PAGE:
MSc Subsurface Energy Engineering / Course details

Year of entry: 2021

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Course description

Dispersion of a solute under water and fluorinert conditions
Dispersion of a solute under water and fluorinert conditions

The Subsurface Energy Engineering Masters Programme offers a fascinating integrated taught and research curriculum in the context of energy and utilisation of subsurface systems to achieve cleaner and more sustainable energy.  

Research studies show that global demand for energy will increase 25% by 2050. To meet this demand while addressing the global warming challenge by moving towards cleaner energy, multi-dimensional societal, engineering-focused, managerial, and political efforts are needed. It is expected that two thirds of the global energy to be covered by renewable sources by 2050. However, the transition from fossil fuels to the renewable energy requires an integrated sustainable utilisation of existing energy sources including conventional fossil fuels and development of new technologies for decarbonisation and clean energy.

Geosystems in this context play a critical role as they not only offer sources of fossil fuels (oil and gas) but also renewable energy (e.g., geothermal energy) and capacity for decarbonisation (geological CO2 sequestration). The MSc Subsurface Energy Engineering - jointly developed in collaboration with the Department of Earth and Environmental Sciences - will give a unique opportunity to students - with a prior qualification in engineering -  to learn engineering and modelling skills required such as  subsurface characterisation, rock and fluid physics, multiphase flow and transport in subsurface system, reservoir modelling and simulations, and reservoir fluid thermodynamics.  Students will acquire a deep and systematic conceptual understanding and practical engineering skills needed for diverse industry applications such as reservoir engineering, geothermal engineering and carbon sequestration. Additionally, the programme offers unique opportunities to talented students to work with the industry during the MSc research.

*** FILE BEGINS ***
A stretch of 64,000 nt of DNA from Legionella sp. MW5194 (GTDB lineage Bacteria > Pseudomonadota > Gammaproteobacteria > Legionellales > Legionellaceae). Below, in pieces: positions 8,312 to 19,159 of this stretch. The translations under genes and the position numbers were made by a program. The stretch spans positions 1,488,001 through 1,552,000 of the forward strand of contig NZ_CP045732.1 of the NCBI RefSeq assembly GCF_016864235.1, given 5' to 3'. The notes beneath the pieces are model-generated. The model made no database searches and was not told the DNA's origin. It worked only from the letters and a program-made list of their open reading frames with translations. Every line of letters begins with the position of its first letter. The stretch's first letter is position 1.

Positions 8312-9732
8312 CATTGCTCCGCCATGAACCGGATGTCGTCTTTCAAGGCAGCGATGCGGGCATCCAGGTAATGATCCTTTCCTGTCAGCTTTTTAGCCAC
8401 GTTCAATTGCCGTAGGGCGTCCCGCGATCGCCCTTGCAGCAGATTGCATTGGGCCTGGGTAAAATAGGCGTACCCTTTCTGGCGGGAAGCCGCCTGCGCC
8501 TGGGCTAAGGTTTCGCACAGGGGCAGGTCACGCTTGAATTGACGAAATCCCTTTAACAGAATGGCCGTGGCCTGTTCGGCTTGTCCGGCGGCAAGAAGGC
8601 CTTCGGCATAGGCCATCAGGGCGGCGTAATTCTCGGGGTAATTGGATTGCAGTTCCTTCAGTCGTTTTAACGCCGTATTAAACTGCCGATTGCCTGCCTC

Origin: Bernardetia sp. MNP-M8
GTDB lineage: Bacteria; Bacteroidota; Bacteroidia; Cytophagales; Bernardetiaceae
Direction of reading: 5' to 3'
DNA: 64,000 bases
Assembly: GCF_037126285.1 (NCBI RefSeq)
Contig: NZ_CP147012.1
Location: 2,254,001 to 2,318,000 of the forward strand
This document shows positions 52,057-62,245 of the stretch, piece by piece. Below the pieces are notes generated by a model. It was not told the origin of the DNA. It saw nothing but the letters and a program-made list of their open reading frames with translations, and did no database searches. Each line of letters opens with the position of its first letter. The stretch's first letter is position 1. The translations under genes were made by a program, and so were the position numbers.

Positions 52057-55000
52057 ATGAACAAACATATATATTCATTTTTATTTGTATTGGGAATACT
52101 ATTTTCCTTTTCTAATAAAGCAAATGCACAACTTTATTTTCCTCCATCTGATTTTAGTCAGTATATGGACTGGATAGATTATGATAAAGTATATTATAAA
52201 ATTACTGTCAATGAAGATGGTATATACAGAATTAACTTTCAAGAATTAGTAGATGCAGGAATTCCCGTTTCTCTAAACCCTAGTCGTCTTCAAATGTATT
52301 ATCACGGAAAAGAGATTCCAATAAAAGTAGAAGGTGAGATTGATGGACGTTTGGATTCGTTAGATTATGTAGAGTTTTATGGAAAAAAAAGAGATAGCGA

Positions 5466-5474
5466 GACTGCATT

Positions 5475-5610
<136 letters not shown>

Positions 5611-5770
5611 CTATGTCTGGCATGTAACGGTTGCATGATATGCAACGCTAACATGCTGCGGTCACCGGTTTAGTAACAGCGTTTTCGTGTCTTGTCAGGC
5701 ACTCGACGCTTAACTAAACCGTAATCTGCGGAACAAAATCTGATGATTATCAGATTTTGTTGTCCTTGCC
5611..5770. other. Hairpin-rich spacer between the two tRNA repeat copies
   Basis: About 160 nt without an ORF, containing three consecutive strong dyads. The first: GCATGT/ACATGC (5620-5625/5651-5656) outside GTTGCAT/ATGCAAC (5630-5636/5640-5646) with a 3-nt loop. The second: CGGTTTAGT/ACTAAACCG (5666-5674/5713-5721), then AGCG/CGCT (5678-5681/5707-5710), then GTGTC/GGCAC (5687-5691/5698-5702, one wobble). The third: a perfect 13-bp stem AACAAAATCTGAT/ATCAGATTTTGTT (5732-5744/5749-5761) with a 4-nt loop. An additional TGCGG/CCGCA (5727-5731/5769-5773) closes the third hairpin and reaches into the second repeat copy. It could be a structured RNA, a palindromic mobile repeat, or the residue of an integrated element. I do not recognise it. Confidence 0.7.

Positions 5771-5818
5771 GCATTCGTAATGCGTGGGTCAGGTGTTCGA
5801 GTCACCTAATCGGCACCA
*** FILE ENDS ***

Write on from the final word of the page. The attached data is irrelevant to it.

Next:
Manchester Engineering Campus Development (MECD), the University of Manchester's new £400m purpose built home for engineering and material science, is nearing completion. The physical move to the new development is scheduled to take place between January 2022 and December 2022. Whilst it is anticipated that access to equipment, or work on projects for which such access is required may be limited during the period of the move, plans are underway to ensure that any disruption caused is minimised, a wide selection of dissertation projects will continue to be available, and excellent student experience remains pivotal. If you have any questions about how the move may affect you, please contact pg-ceas@manchester.ac.uk .

Course unit details

This programme is subject to approval. The following course units are expected to form the content of the programme but may be subject to change.

Communication Skills and Project Preparation 1 & 2 (15 Credits): The course aims to equip students with the skills to communicate scientific information, knowledge and ideas to expert and non-expert audiences. Two field trips build on the concepts taught throughout the MSc program. Assessment of each trip focuses on field skills, using a series of exercises to develop these core skills.

Fundamentals of Applied Subsurface Geoscience (15 Credits): The course covers the business drivers to gather and interpret geological data for a range of applications. We describe the fundamentals of the subsurface environment; temperature and pressure, and key geological properties that are important in evaluating subsurface reservoirs.